Tax Cuts A Year Later – Did They Deliver As Promised?

Leading up to and following the passage of the Tax Cuts and Jobs Act (Trump Tax Cuts) I wrote a lot of analysis on the fallacy of tax cuts, why tax cuts wouldn’t change corporate behavior, and why tax cuts are an ineffective method of improving economic growth.

I received a lot of push back on my views then the “mainstream” analysis was the tax cuts would jump start economic growth. Of course, with 2017’s Q1 economic growth coming in at a meager 0.7% annualized, it would certainly seem to be needed. But as I questioned then:

“Do tax reductions lead to higher economic growth, employment and incomes over the long-term as promised?”

Speaking to NBC’s Meet the Press, VP Mike Pence argued at the time he was confident that eventually, the deficit would decline as it would be overcome by surging economic “growth” thanks to the tax cuts it will fund.

As I wrote then, such was unlikely to be the case due to fact that tax-rate reductions are quickly absorbed into the economy. For example:

    • Year 1: GDP = $1 Trillion 
    • Taxes Are Reduced Which Puts $100 Billion Into The Economy.
    • Year 2: GDP = $1 Trillion + $100 Billion = $1.1 Trillion or 10% GDP Growth
      • Going Into Year-3 There Are No New Tax Cuts And All Spending From Previous Year Remains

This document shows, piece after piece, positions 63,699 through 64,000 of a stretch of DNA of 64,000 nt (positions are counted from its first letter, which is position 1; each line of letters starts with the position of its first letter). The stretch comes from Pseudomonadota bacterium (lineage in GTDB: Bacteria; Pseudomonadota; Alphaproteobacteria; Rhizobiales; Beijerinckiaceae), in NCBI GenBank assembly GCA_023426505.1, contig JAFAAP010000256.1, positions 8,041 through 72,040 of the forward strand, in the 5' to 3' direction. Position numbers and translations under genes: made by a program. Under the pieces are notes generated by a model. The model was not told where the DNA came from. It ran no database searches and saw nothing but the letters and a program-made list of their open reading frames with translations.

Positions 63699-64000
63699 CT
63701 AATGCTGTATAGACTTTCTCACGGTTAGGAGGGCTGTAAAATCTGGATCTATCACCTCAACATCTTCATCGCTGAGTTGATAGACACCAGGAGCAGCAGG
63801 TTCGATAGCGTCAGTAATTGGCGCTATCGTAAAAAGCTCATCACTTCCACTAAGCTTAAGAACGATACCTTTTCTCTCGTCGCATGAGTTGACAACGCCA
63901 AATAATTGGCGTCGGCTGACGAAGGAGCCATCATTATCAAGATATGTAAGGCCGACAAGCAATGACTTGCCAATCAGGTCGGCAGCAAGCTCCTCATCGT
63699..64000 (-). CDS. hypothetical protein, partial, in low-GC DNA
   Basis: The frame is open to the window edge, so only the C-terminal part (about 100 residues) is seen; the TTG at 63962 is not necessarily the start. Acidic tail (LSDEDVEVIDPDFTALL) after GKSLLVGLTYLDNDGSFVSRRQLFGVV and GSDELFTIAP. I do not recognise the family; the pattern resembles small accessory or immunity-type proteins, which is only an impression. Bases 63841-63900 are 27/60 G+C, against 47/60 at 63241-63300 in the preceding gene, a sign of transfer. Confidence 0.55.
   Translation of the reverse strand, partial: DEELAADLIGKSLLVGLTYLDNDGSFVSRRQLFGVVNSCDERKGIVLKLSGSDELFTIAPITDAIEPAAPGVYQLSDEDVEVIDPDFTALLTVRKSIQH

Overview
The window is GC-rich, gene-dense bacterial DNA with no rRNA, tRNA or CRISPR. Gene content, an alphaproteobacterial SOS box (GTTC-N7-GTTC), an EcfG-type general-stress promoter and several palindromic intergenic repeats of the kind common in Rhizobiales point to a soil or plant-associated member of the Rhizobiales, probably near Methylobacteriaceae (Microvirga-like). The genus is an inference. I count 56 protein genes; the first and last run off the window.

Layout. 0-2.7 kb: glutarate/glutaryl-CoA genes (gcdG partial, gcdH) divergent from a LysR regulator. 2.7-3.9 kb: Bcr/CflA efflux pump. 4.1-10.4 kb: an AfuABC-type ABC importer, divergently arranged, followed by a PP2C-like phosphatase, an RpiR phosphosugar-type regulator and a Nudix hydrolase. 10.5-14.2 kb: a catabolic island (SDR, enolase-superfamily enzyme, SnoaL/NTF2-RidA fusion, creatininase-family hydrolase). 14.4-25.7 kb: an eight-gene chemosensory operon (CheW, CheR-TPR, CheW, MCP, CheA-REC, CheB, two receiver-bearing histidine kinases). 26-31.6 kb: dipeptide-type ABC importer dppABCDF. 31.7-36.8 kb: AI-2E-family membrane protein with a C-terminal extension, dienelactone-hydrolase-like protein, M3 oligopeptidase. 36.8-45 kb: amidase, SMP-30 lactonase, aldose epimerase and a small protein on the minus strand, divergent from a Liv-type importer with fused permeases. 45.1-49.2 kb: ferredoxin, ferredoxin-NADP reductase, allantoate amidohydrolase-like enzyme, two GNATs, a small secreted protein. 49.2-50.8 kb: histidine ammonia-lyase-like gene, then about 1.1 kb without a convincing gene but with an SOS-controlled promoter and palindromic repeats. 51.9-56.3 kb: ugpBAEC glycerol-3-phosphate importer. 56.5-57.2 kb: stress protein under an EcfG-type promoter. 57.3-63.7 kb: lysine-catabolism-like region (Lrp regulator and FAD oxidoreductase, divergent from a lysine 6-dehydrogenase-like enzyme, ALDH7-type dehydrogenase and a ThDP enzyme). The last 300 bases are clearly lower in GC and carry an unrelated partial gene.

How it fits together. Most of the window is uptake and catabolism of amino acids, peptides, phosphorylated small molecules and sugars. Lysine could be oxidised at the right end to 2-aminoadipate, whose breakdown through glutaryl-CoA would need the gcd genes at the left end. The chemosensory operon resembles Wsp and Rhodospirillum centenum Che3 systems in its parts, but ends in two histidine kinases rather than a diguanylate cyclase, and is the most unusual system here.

• Year 3: GDP = $1.1 Trillion + $0 = $1.1 Trillion or 0% GDP Growth

As shown in the chart below, changes to tax rates have a very limited impact on economic growth over the longer term.

Furthermore, it was believed that tax cuts would lead to a boom in employment. The chart below shows the corporate tax rate versus employment back to 1946. Corporate tax levels create employment change at the margin. If you look at the chart you will notice that when corporate tax rates are reduced employment did marginally increase but only for a short period of time. The problem for the “Trump Tax Cuts” is that they were introduced at a time when the economy was already running near full employment. Not surprisingly, the change to employment over the last year has been minimal tied primarily to population growth.

What drives employment is sustainable economic growth that leads to higher wages, increased aggregate demand and higher rates of production. In other words, employment adjusts over time to respond to the strength and direction of the economy rather than the movements in tax rates. The chart below shows economic growth versus employment. 

Do not misunderstand me. Tax rates CAN make a difference in the short run when coming out of a recession as it frees up capital for productive investment at a time when recovering economic growth and pent-up demand require it. However, as I stated previously, given the economy was already growing near maximum capacity, the boost from tax cuts was mostly mitigated.

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Gary Anderson 3 weeks ago Contributor's comment

Marco Rubio and Pence were deceived. In order for the tax cuts to work, they would have had to included mandated investment. That isn't socialism, just common sense. Don't want to do that, then don't steal from the nation with tax cuts for the wealthy!